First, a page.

Tasks can be assigned points depending on complexity factor. In a specific implementation, tasks are assigned fixed and variable points for each of multiple complexity factors (e.g., complexity factors ranging from 1 to 7). Task points at complexity level 1 can be totaled. The total points can be referred to as one standard package implementation, and used to calculate package points in terms of (e.g., units of) the one standard package implementation.

Example 10 Exemplary Complexity Factor

In any of the examples herein, complexity factor refers to the complexity of various aspects of a package implementation project. A single complexity factor can be determined for an entire package implementation project, or multiple complexity factors can be determined (e.g., different complexity factors for different aspects of the package implementation project). Complexity factors can be defined in a range from least complex (e.g., 1) to most complex (e.g., 7).

Complexity factors can be set directly. For example, a user in charge of sizing a package implementation project can select a specific complexity factor (e.g., select a value from 1 to 7 for the complexity factor).

Complexity factors can also be set indirectly. For example, a user in charge of sizing a package implementation project can select values for different complexity parameters. Complexity parameters can include, for example, number of users to be supported by the software package, number of languages to be supported, number of currencies to be supported, number of sets of accounting books, network architecture complexity, legacy system complexity, custom development, etc. A complexity value for each complexity parameter can then be selected (e.g., for the complexity parameter “number of languages,” a value from the list “1, 2-3, 4-5, 6+” can be selected). From the values of the complexity parameters, one or more complexity factors can be determined (e.g., one or more complexity factors in the range of 1 to 7).

Example 11 Exemplary Standard Task Album

In any of the examples herein, an album of tasks typically required to implement a software package can be pre-defined. Along with the list of tasks in the album, points can be assigned for fixed and variable portions of the tasks for each of one or more complexity factors. For example, the points can be assigned based on empirical results from prior package implementation projects.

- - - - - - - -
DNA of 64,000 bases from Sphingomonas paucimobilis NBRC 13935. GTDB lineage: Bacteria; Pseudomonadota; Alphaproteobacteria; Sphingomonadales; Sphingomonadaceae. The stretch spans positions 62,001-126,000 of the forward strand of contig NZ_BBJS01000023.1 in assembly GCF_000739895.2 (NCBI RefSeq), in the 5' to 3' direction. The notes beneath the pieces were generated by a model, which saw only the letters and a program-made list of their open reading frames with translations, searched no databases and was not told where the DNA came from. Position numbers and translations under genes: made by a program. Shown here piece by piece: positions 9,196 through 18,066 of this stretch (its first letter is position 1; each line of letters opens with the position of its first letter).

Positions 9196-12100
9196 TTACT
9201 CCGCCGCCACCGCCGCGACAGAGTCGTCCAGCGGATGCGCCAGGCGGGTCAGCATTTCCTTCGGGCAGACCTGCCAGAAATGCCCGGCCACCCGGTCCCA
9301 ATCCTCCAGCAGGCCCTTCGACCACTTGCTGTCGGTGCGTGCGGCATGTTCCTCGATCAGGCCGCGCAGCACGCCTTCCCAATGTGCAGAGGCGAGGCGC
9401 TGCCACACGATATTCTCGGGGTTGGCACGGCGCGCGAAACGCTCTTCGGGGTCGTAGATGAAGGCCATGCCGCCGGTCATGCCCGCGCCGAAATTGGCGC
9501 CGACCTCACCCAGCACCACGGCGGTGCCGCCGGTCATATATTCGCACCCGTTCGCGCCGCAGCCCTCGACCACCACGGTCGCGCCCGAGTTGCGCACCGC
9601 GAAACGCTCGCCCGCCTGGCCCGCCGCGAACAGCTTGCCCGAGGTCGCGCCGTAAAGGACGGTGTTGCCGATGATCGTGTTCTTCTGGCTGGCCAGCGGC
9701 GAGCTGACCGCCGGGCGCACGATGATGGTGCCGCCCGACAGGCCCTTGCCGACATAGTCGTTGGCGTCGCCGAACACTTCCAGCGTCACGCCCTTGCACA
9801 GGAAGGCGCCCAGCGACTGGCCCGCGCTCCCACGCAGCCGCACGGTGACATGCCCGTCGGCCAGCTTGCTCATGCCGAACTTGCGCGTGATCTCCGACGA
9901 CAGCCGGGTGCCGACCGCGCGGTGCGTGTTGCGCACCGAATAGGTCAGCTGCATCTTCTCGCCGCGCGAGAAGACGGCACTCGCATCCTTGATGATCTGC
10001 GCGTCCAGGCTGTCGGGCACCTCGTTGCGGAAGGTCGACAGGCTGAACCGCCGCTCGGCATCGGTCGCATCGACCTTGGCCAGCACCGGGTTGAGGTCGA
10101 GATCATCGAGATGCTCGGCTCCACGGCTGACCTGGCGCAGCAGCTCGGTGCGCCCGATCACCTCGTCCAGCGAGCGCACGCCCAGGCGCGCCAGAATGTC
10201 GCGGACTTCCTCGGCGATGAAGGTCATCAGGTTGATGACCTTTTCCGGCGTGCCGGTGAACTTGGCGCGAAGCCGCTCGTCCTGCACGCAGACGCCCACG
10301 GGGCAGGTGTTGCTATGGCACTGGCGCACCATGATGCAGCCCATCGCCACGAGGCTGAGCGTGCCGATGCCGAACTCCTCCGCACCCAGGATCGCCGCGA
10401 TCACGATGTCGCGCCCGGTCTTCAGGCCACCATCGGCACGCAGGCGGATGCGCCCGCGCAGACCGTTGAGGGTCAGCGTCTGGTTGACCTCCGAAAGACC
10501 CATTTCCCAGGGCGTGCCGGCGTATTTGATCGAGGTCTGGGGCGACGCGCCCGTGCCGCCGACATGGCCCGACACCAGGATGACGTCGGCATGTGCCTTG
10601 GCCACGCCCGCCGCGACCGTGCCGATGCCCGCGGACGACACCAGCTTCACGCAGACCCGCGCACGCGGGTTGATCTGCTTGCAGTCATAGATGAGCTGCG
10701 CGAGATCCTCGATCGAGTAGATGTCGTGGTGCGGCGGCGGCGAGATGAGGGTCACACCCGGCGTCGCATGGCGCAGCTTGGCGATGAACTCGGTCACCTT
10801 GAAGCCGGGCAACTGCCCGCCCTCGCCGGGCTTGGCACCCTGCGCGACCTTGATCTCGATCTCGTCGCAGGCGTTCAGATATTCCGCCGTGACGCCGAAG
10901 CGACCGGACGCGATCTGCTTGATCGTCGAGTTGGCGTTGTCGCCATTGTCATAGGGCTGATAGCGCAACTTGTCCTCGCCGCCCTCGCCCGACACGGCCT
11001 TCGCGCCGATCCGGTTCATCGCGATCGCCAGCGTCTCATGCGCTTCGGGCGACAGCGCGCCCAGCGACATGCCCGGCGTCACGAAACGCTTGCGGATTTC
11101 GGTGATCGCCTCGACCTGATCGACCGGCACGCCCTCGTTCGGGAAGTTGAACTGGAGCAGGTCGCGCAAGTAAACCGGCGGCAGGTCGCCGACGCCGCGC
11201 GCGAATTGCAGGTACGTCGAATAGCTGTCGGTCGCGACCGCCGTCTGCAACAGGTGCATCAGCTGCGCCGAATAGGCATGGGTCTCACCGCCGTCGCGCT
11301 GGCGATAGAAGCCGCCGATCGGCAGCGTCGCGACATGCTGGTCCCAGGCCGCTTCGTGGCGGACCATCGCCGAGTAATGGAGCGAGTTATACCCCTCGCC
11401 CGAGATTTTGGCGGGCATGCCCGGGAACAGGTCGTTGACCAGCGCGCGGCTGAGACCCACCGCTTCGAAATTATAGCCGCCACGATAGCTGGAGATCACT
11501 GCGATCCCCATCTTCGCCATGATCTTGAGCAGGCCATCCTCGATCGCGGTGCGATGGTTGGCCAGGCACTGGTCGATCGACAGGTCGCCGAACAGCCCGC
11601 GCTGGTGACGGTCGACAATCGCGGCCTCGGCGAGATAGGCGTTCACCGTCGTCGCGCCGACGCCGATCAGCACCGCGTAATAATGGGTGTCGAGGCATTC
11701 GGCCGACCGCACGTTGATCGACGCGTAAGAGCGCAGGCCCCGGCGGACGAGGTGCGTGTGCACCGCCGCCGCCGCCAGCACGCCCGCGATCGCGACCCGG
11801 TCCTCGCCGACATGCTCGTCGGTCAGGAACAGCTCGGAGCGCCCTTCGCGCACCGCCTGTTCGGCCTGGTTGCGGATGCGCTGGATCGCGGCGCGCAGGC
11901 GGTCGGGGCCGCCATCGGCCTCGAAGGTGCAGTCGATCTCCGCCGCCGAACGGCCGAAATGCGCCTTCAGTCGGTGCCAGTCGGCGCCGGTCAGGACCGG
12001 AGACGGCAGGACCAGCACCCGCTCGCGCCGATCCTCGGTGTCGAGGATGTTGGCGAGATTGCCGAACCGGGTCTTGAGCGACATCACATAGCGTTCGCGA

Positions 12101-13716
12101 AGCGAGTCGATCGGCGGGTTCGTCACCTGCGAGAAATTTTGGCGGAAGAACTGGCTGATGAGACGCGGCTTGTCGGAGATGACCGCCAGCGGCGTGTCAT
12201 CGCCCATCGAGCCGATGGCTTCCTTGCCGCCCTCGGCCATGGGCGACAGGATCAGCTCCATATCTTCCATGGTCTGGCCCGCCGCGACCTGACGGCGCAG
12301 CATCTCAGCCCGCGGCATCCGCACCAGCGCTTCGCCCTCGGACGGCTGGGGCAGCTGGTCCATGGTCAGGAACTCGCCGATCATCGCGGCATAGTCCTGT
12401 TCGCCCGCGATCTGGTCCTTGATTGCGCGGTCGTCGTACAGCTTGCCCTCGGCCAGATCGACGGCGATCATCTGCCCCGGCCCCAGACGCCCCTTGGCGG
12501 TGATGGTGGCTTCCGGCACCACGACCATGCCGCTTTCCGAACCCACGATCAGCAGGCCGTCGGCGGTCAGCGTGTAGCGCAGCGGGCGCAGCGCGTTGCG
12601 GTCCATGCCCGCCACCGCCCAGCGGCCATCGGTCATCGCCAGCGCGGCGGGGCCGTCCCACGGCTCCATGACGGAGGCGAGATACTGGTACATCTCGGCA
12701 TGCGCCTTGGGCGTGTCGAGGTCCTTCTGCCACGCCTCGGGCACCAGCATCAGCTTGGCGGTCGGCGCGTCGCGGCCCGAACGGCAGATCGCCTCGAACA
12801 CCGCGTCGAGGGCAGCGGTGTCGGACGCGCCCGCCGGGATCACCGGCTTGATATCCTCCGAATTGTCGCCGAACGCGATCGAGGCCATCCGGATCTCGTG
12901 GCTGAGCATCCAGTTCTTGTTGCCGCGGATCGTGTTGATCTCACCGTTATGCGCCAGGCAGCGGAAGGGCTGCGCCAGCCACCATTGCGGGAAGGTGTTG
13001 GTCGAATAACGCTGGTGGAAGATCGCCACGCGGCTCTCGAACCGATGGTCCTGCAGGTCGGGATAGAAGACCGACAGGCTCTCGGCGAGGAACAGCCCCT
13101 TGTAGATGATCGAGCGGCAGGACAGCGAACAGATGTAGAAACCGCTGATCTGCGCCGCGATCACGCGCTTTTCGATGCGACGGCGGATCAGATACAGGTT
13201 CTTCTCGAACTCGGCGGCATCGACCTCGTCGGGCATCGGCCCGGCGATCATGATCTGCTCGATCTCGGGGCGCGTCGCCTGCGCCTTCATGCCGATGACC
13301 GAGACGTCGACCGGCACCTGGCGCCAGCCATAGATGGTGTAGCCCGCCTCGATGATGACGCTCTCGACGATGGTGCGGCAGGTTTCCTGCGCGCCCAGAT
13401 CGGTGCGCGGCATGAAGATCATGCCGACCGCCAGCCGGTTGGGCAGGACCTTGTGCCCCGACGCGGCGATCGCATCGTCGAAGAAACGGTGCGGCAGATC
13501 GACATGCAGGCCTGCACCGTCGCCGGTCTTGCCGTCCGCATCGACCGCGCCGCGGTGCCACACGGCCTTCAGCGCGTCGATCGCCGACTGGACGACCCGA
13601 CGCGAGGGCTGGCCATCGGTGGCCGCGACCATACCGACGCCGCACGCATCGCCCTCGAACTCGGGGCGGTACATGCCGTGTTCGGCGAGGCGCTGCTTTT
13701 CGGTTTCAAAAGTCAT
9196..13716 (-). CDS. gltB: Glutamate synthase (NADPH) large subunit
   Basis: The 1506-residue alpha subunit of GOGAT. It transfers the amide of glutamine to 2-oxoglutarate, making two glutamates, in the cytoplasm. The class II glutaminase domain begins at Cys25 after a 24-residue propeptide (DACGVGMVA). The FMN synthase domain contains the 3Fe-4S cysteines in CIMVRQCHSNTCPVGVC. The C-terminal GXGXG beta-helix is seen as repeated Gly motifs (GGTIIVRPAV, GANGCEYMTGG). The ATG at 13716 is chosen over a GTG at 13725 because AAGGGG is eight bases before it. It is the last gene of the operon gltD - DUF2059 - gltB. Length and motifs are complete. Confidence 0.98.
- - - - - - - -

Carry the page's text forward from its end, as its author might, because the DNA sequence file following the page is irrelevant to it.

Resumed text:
Table 3 below lists an example standard task album with fixed and variable points assigned for complexity factors 1 (least complex) and 7 (most complex).

TABLE 3
Example Standard Task Album
Variable
Task Fixed (CF = 1) (CF = 1) Fixed (CF = 7) Variable (CF = 7)
Task A 2 3 5 7
Task B 4 2 12 6
Task C 3 3 10 10
Task D 6 2 15 4

The point count for fixed and variable tasks at complexity factor 1 can be totaled and defined as one standard task album. Using the points from Table 3, the standard task album would equal 25 points.

Using the point totals for a standard task album at least complexity, percentage values can be assigned to point values at other complexities. Table 4 below lists percentage values in terms of a standard task album (25 points in this example) using the points listed in Table 3.

TABLE 4
Example percentages in terms of a standard task album
Variable
Task Fixed (CF = 1) (CF = 1) Fixed (CF = 7) Variable (CF = 7)
Task A 8% 12% 20% 28%
Task B 16% 8% 48% 24%
Task C 12% 12% 40% 40%
Task D 24% 8% 60%  16%.

The percentages in Table 4 can be called percent standard usage.

Example 12 Exemplary Task Equations

In any of the examples herein, task equations can be used when calculating implementation size of a package implementation project. Task equations can be used to factor in the complexity factor. Different task equations can be used for fixed and variable portions of the tasks.

In a specific implementation, the following task equations are used:


M*(CF)2+C for fixed portion; M and C are constants


A*(CF)2+B for variable portion; A and B are constants

The constants (A, B, M, and C) are specific to the selected tasks. These task equations can be used when calculating the implementation size of a software package implementation project.

Example 13 Exemplary Sizing a Package Implementation Project

In any of the examples herein, an implementation size of a software package implementation project can be determined. The implementation size can be determined based on implementation sizes of the modules of the software package to be implemented, the tasks to be implemented, and the complexity factor.

In a specific implementation, the following equation is used to calculate the implementation size of the software package implementation project for a module:


Size=Module Size*Task Equation (variable)+Task Equation (fixed)

Where module size is the implementation size of the module to be implemented in terms of a standard module, task equation (variable) is M*(CF)2+C, and task equation (fixed) is A*(CF)2+B. As this equation illustrates, the variable portion of the selected tasks scales with the module size while the fixed portion of the selected tasks does not change depending on the selected modules. In order to calculate the implementation size of the whole software package implementation project, the equation above would be performed for each module and the results totaled.